A new Defence Administrative Orders and Directives (DAOD) was issued earlier this year, reminding all Defence team members on how to appropriately safeguard and disclose information.
The directive is just one step in a series of steps in recent years to protect the Canadian Armed Forces (CAF) from embarrassing and inappropriate leaks after a series of high-profile exposes that have scarred the military.
Appropriately disseminating information
The purpose of the DAOD is to remind everyone to “safeguard information appropriately and respect legislation and the government of Canada policies, directive and standards related to open government transparency and access to information,” stated the CANFORGEN.
According to a CANFORGEN released recently to all Defence team members, it is the “clear responsibility” of all to safeguard information appropriately.
“The defence team has a clear responsibility to safeguard information and only disclose it when authorized in accordance with legislation and government of Canada policies, directives and procedures,” stated the CANFORGEN.
The memo makes it clear that this responsibility started the moment civilians made their public service oath and is also required under the DND and CAF Code of Values and Ethics.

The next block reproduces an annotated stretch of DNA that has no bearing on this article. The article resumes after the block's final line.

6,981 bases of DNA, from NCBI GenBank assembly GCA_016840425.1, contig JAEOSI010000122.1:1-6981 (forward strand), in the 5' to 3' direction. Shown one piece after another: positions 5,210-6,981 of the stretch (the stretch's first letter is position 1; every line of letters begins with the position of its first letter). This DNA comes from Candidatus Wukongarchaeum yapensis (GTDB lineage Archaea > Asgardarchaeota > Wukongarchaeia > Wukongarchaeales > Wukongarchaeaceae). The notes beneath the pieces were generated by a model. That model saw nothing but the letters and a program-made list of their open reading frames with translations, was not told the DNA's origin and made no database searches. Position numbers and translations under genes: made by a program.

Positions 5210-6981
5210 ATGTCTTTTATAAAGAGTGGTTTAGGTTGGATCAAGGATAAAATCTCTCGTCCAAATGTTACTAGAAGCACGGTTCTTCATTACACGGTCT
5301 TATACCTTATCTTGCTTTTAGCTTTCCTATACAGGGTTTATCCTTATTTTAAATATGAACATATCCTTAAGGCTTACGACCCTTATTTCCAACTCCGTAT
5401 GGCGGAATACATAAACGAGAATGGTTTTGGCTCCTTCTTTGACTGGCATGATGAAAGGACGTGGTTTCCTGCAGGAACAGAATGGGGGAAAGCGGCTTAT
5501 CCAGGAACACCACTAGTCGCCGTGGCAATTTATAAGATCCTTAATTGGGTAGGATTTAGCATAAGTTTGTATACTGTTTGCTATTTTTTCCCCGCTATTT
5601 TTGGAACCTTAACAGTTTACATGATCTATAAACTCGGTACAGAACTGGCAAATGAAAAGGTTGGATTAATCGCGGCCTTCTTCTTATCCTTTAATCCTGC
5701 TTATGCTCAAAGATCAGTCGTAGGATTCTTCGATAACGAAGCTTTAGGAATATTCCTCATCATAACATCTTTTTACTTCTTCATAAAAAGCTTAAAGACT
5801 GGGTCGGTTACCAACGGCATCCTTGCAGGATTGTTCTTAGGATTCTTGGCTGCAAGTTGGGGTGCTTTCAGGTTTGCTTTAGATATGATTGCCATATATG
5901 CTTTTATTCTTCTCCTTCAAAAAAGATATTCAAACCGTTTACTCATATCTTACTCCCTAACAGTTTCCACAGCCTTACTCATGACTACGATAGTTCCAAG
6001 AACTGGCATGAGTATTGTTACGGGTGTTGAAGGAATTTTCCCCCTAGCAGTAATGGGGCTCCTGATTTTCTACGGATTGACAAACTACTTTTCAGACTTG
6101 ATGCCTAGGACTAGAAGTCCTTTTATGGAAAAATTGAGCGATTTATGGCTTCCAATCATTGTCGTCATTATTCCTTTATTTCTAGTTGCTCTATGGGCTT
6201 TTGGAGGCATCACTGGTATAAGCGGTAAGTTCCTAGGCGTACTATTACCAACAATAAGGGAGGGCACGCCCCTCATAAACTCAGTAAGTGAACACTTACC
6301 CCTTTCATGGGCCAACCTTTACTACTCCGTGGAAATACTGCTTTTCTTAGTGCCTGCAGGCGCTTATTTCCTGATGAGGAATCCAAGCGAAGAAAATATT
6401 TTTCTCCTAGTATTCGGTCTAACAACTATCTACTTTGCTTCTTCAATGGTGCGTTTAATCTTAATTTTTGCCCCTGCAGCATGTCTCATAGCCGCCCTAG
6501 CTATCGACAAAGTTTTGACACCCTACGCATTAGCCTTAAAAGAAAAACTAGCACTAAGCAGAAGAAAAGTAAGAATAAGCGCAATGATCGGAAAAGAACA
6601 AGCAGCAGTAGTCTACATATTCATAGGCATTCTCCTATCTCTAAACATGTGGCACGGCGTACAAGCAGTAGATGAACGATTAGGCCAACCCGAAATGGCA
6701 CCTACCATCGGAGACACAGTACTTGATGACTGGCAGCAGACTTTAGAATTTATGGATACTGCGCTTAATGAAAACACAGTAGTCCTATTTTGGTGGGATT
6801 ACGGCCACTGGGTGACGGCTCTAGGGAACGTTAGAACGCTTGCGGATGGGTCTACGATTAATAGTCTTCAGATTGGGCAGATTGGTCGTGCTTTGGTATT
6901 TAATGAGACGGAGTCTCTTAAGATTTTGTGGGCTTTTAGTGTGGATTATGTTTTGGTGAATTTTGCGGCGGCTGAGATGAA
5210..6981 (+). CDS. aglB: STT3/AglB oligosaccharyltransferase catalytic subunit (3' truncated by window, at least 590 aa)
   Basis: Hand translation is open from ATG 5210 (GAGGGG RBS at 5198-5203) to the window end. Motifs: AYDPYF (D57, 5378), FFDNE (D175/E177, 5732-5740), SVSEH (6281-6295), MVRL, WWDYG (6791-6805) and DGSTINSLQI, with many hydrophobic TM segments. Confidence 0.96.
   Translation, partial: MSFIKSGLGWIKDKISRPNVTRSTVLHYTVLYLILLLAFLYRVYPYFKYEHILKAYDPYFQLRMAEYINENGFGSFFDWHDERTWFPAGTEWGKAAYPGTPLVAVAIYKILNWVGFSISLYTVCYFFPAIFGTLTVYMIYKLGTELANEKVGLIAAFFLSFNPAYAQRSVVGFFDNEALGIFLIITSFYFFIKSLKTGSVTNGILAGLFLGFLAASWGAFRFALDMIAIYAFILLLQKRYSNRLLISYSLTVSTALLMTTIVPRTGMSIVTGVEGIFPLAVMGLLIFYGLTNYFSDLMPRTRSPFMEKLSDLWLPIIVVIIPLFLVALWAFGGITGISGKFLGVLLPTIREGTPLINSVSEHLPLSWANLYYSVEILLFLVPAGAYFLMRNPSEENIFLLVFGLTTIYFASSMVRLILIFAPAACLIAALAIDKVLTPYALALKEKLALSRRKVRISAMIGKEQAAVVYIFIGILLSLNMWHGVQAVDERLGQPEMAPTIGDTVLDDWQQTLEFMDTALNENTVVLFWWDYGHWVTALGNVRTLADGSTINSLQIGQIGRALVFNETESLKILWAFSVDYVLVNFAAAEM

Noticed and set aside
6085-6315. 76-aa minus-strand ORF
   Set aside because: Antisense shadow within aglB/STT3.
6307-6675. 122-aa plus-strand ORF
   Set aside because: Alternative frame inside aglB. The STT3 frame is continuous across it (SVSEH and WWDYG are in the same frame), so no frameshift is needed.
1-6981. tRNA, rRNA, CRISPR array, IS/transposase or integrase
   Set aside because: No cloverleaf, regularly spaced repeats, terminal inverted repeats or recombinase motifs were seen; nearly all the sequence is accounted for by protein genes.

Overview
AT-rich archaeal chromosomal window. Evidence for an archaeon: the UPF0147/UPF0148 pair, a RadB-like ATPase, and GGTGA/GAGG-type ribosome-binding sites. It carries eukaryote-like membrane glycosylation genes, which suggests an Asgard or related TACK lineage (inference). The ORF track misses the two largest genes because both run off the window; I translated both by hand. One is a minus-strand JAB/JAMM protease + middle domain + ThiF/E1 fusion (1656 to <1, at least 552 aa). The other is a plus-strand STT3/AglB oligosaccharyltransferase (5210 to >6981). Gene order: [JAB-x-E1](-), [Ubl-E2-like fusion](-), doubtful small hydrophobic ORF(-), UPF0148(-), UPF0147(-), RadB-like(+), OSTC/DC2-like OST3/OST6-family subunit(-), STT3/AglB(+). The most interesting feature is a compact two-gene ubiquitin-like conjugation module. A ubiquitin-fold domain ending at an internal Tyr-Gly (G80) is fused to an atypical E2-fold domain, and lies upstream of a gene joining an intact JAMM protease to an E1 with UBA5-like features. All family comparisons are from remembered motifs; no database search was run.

CAF organizations have been reminded to brief their team members on security of information requirements and the procedures for vetting and disclosing information properly.
In recent years the CAF has suffered from a series of leaks that have impacted the highest echelons of the organization, the most notorious of which was the criminal case against VAdm. Mark Norman.
“Improper safeguarding and unauthorized disclosure of information may contravene applicable laws. Non-compliance with these laws may compromise national security or impose liability on the Government of Canada and on Defence team members as individuals,” stated the CANFORGEN.
However, the CAF and DND have made it clear that reporting wrongdoing within the organization is not discouraged by the DAOD. It also does not limit the disclosure of information when reporting wrongdoing.
Public servants can report wrongdoing in accordance with the Public Servants Disclosure Protection Act to their management. They can also reach out to the Public Sector Integrity Commissioner if they believe wrongdoing has occurred.
CAF members reach out to Chain of Command.
Public servants are protected under section 19 of the Public Servant Disclosure Protection Act, and CAF is protected by Article 19.15 Prohibition of Reprisals of the Queen’s Regulations and Orders for the Canadian Forces.
In recent years the CAF has suffered from a series of leaks that have impacted the highest echelons of the organization, the most notorious of which was the criminal case against VAdm. Mark Norman. Norman, once the Vice Chief of the Defence Staff, was accused of leaking cabinet secrets to a Quebec shipyard executive.
In more recent years, misinformation about the crash of the Cyclone helicopter off the coast of Greece undercut statements made by then defence minister Harjit Sajjan and then chief of the defence staff Gen. (ret’d) Jonathan Vance.
Additionally, there was another leak about conditions within long-term care homes in Ontario.To learn more regarding the CANFORGEN visit here.